Photo exhibition by visually-impaired & blind goes beyond the dark

  • Arts
  • Tuesday, 18 Sep 2018

Sabah-born Ahar Tabe's photograph 'Galeri', which is part of the 'Sensory Photography' exhibition in KL. Ahar suffered visual impairment since childhood. He is able to make out vague shapes and colours without any details. Now in his early 20s, he is using the camera as a tool for self-expression. Photos: Handout

They all have their stories to tell. Jamaliah Mohd Yasin’s world went dark, literally, after being diagnosed with glaucoma. Rashidi Abdullah gets by with partial tunnel vision, knowing that it is only a matter of time before he loses his vision entirely. Theng Sze Young, an engineer by profession, lost his sight in a car accident.

But today, they are among the blind and visually impaired group whose works are featured in a photography exhibition at Ruang by ThinkCity in Kuala Lumpur.

Sensory Photography - For Our New Malaysia presents 70 photographs by seven photographers who are visually-impaired.

The first of its kind in Malaysia, this exhibition is a culmination of work from a 10-week photography programme (March to June this year) led by commercial photographer David Lok, and assisted by Lim Sok Lin, of Studio DL where the participants were taught the basics of photography.

The programme was conceptualised by social enterprise Plus Community Partnership, in collaboration with commercial photography studio Studio DL and the Malaysian Association for the Blind, to empower the visually impaired community and teach them the art of photography.

Rashidi Abdullah's work called Derita. He started losing his sight in his early teens. Today he is managing with partial tunnel vision. His sight is gradually collapsing in from the sides; a condition that will regress to total blindness over time.

Tackling an art form that is conventionally dependent on sight meant that the participants had to really tap into their intuition in telling their stories. It was feel more than see, instinct more than reason - often with varied and surprising results.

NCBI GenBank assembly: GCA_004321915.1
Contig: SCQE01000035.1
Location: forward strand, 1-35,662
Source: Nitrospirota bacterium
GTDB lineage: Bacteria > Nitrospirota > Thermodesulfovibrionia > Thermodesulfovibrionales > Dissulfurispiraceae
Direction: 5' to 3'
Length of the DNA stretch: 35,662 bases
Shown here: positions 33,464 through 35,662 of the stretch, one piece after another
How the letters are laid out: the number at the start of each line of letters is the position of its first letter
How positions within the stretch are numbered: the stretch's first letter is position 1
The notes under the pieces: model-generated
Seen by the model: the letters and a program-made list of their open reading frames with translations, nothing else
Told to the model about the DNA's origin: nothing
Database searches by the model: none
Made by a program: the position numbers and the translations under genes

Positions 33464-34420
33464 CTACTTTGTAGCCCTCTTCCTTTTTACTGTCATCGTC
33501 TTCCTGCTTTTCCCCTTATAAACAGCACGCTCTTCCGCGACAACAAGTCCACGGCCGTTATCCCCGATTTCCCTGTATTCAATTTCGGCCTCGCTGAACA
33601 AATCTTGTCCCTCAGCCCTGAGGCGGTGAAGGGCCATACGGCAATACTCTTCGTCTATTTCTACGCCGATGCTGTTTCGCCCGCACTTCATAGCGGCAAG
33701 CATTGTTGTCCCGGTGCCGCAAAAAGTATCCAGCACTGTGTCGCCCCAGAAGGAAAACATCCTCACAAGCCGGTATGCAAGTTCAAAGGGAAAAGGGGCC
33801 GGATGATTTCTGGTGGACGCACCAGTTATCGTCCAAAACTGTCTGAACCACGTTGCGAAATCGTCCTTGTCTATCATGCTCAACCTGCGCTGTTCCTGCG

“In photography, you rely a lot on your sight. So to teach the visually impaired to take photographs without seeing is definitely a challenge. What surprised us the most is that even without their sight, our participants are able to capture raw emotions that could be clearly seen in the photographs,” shares Lok.

Jamaliah Mohd Yasin (right) explains her works to Hannah Yeoh, Deputy Women, Community and Family Development Minister, at the exhibition launch. Jamaliah was diagnosed with glaucoma 30 years ago, and at the age of 60, she lost her vision completely. The most senior in this group, she is the most spirited. Photo: Bernama

“Participants rely a lot on their other senses; for instance, their ears to know there is a helicopter passing overhead, their skin to know where the sun is, and hence, where shadows will fall. It is wonderful and surprising to see how each individual’s personality effects how their photographs are portrayed,” he adds.

From this pilot programme, Lok has compiled the lessons into a handbook on teaching the blind the art of photography, the first of its kind in Malaysia.

According to Ken Goh, the co-founder of social enterprise Plus Community Partnership, it was crucial to them that this programme be more than just a potential earning opportunity for the blind community.

At the interactive Sensory Photography exhibition, a visitor discovers the world of tactile photography.

“We thought it should also be an empowering programme that offers them another medium to communicate their vision. With the Sensory Photography programme, we hope to bridge the divide of what was once considered an alien concept to the visually impaired and inspire them to come forward and cultivate new skills,” he says.

The Sensory Photography exhibition includes 28 tactile photography accompanied by audio descriptors, enabling visitors to feel the stories in these photographs through physical touch and sound.

“This programme promoted a sense of inclusiveness and equality, a two-way street where both sides of the spectrum learnt and understood more of each other’s world. We absolutely believe that the visually impaired have the potential to do more and offer great artistic perspectives in a world that is more inclined to the sighted,” says Monica Chen, Plus Community Partnership co-founder.

Theng Tze Onn's Alone. Since he is blind, his photography is guided by instinct to gauge distance and texture. His subjects may be varied but his storytelling consistently uses emotion as the lens.

“Blind photography is relatively new in Malaysia, and we are hoping this pilot will continue to run and subsequently be streamlined. These students have their own vision and story that they want to communicate to the world. All we had to do was to provide them the platform and resources to do so by teaching them to utilise the technology readily available in cameras to find their own voice.” says Lok.

Sensory PhotographyFor Our New Malaysia runs at Ruang by ThinkCity, 2, Jalan Hang Kasturi, Kuala Lumpur till Sept 27. Open 10am-6pm on weekdays, 12pm-8pm on weekends. Closed on Sept 19. For more information, visit

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